Merging past, present and future

THE ARCHITECT: Merging past, present and future

By Mark Berest
B+H Architects

Ceremoniously located along University Avenue, at the intersection of Toronto’s primary cultural, institutional and retail anchors, the United Building connects past, present and future and seeks to accommodate the city’s rich diversity. The building celebrates the grand civic boulevard while establishing an urban landmark public space on Dundas Street in the form of a galleria that enhances the City of Toronto’s vision for one of its most prominent thoroughfares. Vertically connected to the subway within the building, with a future internal link to the PATH system, will complete the project’s bond with the city’s connectors.

The United Building considers a new convergence of live, work, and play, emblematic of Toronto’s cosmopolitan character.

History and legacy

Key to bringing the vision to life, in partnership with ERA Architects, will be to not only maintain but bring prominence to the history and legacy of the original building, a Designated Heritage Property. Built in 1928, the south structure at 481 University Ave. was the location of Maclean Publishing and later Maclean Hunter, and is an excellent example of interwar era architecture. It contributed significantly to the development and evolution of University Avenue in the 20th century, and that spirit will continue to be embodied as The United Building ushers in the next phase of evolution along one the city’s most distinctive avenues.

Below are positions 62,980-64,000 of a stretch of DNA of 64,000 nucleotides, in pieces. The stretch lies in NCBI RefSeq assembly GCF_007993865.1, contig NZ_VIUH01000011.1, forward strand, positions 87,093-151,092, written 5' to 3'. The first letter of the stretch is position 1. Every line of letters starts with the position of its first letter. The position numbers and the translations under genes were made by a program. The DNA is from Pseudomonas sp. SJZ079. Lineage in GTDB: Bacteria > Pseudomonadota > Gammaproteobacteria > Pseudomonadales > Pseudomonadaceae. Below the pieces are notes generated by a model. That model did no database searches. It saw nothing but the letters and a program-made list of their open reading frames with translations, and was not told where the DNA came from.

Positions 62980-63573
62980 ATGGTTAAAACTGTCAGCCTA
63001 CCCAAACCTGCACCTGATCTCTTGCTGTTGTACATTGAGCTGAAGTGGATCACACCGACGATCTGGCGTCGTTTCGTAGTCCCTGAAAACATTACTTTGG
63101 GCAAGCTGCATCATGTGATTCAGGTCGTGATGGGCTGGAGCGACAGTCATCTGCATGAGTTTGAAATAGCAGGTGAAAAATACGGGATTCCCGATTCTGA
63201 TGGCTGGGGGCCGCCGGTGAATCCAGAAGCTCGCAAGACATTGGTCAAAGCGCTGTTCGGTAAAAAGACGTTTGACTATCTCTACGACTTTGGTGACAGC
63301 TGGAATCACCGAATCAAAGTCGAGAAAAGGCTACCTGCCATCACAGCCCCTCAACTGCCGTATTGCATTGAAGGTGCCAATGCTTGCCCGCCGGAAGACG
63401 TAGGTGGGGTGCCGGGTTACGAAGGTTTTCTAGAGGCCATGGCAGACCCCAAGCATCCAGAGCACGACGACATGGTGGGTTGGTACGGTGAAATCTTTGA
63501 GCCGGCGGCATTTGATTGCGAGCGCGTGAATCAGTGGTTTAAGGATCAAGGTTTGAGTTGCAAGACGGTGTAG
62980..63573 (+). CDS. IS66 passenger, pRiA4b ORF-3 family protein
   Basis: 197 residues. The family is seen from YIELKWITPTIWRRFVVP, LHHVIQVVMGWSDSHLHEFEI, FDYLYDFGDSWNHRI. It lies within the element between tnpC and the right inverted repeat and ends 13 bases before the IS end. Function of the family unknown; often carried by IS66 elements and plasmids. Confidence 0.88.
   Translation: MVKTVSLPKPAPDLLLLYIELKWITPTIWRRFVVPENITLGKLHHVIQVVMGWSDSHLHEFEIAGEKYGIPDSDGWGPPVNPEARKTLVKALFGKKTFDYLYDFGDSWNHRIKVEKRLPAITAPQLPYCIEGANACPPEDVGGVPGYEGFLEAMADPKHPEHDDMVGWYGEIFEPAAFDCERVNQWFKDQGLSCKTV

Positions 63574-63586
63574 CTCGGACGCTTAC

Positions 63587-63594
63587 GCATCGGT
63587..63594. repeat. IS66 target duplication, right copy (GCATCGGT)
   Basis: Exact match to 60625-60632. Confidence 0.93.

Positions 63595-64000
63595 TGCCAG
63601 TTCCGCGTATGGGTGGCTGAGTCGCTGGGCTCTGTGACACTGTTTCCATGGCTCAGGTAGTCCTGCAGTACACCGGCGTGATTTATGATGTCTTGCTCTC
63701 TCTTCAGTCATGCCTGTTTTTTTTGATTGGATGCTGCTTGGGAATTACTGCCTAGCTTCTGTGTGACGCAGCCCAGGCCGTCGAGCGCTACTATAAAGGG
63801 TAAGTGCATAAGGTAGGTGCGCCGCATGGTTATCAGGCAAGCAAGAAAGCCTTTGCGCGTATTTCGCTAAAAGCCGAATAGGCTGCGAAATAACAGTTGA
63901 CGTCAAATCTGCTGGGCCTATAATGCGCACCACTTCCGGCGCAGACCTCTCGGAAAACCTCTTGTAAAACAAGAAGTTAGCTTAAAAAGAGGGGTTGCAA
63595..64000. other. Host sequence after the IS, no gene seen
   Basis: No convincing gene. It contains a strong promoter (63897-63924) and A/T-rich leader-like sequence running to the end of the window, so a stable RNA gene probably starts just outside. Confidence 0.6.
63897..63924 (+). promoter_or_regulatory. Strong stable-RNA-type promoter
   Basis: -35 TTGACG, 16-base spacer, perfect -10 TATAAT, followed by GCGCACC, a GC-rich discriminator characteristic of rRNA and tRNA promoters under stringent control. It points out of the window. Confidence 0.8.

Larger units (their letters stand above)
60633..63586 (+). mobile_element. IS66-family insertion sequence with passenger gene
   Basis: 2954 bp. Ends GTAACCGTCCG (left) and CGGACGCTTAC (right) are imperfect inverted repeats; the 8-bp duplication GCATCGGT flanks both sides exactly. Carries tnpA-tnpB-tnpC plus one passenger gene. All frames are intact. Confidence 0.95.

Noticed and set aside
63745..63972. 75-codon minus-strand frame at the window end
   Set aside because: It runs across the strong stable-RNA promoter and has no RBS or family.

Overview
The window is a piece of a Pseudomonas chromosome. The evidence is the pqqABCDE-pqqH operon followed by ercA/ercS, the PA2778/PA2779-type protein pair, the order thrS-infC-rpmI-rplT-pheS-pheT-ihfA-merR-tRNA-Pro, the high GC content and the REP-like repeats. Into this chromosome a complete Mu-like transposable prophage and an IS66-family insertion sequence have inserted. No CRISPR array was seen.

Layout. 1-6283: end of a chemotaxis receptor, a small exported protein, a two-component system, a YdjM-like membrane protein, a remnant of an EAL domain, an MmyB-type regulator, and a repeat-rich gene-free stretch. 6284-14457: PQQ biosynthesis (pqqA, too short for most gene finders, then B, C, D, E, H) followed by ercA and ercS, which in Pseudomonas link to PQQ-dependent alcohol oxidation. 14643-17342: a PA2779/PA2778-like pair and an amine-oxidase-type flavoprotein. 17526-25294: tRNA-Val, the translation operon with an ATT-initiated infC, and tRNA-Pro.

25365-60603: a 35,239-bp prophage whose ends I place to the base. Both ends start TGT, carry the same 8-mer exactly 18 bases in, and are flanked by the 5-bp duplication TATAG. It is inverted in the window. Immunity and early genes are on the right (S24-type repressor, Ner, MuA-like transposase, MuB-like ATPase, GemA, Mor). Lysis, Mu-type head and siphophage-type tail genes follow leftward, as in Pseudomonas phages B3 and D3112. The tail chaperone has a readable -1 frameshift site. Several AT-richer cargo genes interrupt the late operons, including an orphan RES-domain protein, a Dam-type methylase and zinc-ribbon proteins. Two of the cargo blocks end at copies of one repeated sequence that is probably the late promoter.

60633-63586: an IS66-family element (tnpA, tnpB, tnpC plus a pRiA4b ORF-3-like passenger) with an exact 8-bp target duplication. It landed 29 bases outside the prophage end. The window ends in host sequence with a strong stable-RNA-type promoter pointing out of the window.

The design of the new development will maintain the original nine-storey office and retail limestone base and will remediate and restore historically significant facades, stripping away poor additions to restore and enhance the original beauty of the current building. The windows will be recreated in a historically-accurate manner and the delicate tracery of the original lead panel spandrels will be replicated. The bas relief sculpture created by Elizabeth Wynn Wood will be relocated from its current position along the north end of the building to the south to allow for the creation of a new public colonnade, which we hope will inspire future developments to the east of the site to formally extend the colonnade eastward to further enrich Toronto’s public realm.

Contextual unity

The tower’s graceful and dignified form fully encourages and maintains the contextual unity with the neighboring buildings, while breaking from the past to introduce a clear, modern face. The tower massing block has been cleaved into two vertical halves with each section offset such that the south half of the tower sits proud of the north half like a jewel within a setting. This treatment creates two separate and composed slender towers.

On the North Tower, the limestone of the heritage building will be carried through in a distinct and lighter tone that is harmonious with the existing buff coloured limestone of the base. This serves to lift and elevate the residential podium, while providing a necessary bridge between the heritage building and the new, modern towers above. The south tower will have no balconies on its east and west facades and instead will feature shear faces of capless curtain wall glass to enhance a crisp jewel-like quality.

Distinctly rooted in its heritage, the development defers to the distinguished civic and institutional history of University Avenue while immensely improving the urban realm with a bold civic gesture. The United Building is a new millennium update that claims a vision for the future.

Mark Berest is Principal, B+H Architects, Toronto.